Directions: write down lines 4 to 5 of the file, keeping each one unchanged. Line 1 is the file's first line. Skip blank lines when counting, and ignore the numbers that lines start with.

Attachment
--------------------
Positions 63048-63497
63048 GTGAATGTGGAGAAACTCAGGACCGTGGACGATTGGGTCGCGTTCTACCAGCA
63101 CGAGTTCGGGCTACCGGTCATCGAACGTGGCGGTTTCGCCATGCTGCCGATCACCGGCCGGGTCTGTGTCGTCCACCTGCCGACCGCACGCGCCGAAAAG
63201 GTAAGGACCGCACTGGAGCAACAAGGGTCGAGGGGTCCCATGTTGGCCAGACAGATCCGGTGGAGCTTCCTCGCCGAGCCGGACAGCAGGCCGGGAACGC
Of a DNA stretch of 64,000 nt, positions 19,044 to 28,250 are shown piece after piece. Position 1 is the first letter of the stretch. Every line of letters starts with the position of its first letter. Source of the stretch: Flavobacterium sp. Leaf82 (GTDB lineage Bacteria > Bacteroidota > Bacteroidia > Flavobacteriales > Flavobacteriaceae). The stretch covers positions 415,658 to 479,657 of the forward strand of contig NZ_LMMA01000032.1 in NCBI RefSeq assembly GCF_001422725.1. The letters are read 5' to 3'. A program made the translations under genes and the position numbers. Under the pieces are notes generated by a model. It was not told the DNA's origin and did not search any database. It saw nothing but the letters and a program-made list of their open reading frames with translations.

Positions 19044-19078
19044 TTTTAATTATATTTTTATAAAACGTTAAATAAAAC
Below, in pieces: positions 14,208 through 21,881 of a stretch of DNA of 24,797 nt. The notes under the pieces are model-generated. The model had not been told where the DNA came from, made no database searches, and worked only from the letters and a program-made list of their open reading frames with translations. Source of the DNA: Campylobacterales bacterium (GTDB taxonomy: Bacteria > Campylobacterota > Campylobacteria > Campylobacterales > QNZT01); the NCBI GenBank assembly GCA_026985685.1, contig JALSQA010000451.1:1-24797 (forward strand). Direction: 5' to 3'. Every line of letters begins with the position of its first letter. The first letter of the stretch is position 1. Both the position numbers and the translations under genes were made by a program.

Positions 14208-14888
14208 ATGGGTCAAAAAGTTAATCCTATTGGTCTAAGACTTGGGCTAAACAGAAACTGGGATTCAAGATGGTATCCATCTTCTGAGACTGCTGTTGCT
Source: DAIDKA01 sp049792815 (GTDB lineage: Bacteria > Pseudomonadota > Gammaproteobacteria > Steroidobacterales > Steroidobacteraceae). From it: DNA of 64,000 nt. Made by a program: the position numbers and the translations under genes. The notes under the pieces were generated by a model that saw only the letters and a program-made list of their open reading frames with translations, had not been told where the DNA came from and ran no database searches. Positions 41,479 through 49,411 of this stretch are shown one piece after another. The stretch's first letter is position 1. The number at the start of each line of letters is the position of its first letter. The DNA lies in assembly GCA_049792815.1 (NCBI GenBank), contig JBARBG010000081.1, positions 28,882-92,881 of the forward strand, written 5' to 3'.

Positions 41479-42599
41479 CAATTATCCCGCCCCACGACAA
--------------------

63201 GTAAGGACCGCACTGGAGCAACAAGGGTCGAGGGGTCCCATGTTGGCCAGACAGATCCGGTGGAGCTTCCTCGCCGAGCCGGACAGCAGGCCGGGAACGC
Of a DNA stretch of 64,000 nt, positions 19,044 to 28,250 are shown piece after piece. Position 1 is the first letter of the stretch. Every line of letters starts with the position of its first letter. Source of the stretch: Flavobacterium sp. Leaf82 (GTDB lineage Bacteria > Bacteroidota > Bacteroidia > Flavobacteriales > Flavobacteriaceae). The stretch covers positions 415,658 to 479,657 of the forward strand of contig NZ_LMMA01000032.1 in NCBI RefSeq assembly GCF_001422725.1. The letters are read 5' to 3'. A program made the translations under genes and the position numbers. Under the pieces are notes generated by a model. It was not told the DNA's origin and did not search any database. It saw nothing but the letters and a program-made list of their open reading frames with translations.